Sara Moulton, a Julia Child protégée, Gourmet Magazine‘s executive chef, a cookbook author, and former Food Network star, will be back on TV in April. Her new show, named after her second cookbook, Sara’s Weeknight Meals, focuses on sitting down to real dinners during the workweek. Moulton describes herself as a teacher, and it seems fitting that, this time around, she’ll be on public TV.
What would you eat for your last meal? Here’s the thing: I really fantasized about this and decided I’d be very hungry. There are just too many things I would want. When I was done, I realized it was all carbs and fat. I’m really going to hell in a handbasket, but I guess that’s the point.
Sounds great so far. I have to have some absolutely beautiful caviar. I’m imagining that the Russian stuff isn’t endangered, so I can start with osetra on homemade blini. I haven’t decided where to put the cheese, so I just put it at both ends.
I like your style. I’ll have fondue, with the usual cheeses. Then Peking duck with lots of extra-crispy skin, and I’d like the porcini gnocchi from Union Square Café with that. Is that OK, to mention a restaurant?
Sure. Good, because once I thought of that, I thought, “I’d really like to have their garlic potato chips, too.” And then I thought, “I’d really like to have Beppe’s french fries.” Have you had them? They fry them with a bunch of herbs.
Yes, delicious. Yeah, so there you go. Three carbs with my low-fat Peking duck. . . . If I had to have a vegetable—I mean, I really do love vegetables, but for this occasion, I don’t know—I would have Indian-spiced cauliflower with peas. Then more cheese. Epoisses, which is my favorite cheese, with sliced baguettes. And for dessert—I don’t know what season it would be, but it doesn’t matter. This whole meal couldn’t happen at one time, but who cares? Cherry pie made with sour cherries, or a sour-cherry crumble, with brandy-spiked whipped cream. And if that’s not good enough, a few dark-chocolate truffles afterwards. And I thought about the drinks—a Veuve Clicquot La Grand Dame to start. People always serve champagne with caviar, even though they don’t go together, but who cares? It’s celebratory. Although I don’t know how celebratory this occasion really is. Anyway, I would want a nice French chardonnay, too. And at some point, a beautiful red Bordeaux. And a double espresso, maybe with the truffles.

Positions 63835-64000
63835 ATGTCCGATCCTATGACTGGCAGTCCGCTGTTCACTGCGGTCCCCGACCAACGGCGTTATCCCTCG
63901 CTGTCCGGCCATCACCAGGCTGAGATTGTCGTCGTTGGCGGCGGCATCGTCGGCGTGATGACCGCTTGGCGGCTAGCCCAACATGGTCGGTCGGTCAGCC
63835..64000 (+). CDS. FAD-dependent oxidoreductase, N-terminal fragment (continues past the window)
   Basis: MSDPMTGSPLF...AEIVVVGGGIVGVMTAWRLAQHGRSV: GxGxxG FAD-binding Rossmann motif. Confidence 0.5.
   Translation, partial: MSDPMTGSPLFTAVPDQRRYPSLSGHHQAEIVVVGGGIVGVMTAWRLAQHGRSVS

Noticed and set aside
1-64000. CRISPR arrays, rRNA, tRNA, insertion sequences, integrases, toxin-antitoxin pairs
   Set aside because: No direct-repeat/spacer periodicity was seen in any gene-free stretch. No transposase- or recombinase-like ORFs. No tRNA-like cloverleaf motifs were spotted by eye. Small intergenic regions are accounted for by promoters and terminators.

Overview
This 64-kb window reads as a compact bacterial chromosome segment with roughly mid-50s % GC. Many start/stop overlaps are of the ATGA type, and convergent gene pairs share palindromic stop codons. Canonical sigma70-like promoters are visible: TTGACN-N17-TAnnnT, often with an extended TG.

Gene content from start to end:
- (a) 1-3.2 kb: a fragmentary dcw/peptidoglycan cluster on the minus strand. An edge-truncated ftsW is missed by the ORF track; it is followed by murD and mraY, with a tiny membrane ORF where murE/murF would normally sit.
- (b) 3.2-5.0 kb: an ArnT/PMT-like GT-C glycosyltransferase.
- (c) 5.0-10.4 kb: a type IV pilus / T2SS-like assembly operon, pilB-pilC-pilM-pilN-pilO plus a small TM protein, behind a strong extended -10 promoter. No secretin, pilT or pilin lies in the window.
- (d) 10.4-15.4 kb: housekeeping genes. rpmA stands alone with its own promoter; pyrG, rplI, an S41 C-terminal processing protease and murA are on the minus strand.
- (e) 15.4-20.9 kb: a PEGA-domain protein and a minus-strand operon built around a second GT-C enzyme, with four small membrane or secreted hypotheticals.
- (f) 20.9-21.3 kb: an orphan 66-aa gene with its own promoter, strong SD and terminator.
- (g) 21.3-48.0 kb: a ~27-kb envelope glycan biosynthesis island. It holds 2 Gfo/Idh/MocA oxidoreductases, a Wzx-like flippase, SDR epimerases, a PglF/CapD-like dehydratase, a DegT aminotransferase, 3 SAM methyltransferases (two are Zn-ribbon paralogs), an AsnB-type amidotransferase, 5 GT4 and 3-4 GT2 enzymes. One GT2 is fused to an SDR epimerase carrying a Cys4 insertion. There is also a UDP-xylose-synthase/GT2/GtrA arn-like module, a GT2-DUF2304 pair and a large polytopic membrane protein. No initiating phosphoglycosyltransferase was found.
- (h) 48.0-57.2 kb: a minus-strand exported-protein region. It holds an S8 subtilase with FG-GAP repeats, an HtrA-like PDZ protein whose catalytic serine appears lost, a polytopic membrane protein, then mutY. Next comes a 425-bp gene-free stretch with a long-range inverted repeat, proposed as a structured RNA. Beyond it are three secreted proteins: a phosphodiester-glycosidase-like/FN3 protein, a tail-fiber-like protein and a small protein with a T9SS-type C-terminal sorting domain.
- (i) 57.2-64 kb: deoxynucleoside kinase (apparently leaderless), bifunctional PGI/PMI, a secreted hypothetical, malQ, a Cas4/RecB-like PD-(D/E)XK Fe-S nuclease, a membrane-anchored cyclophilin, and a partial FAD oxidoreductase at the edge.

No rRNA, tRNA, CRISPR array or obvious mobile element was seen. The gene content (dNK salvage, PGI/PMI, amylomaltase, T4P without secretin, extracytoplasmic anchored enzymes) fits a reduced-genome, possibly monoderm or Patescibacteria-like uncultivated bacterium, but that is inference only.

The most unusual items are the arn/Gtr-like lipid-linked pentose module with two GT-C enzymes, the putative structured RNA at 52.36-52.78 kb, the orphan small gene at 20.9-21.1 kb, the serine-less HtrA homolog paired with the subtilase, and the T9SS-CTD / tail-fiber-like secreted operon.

And the setting? The company? My parents have an old farmhouse in northeastern Massachusetts. We could be there. I’d love for my husband to be there. He’s my best friend. And my kids—we have a good time together, the four of us. My son, in particular, would be pleased with all these carbs. And we all like duck.
Sounds perfect. Well, it’s more food that any person should eat—especially a five-foot-tall person, but whatever.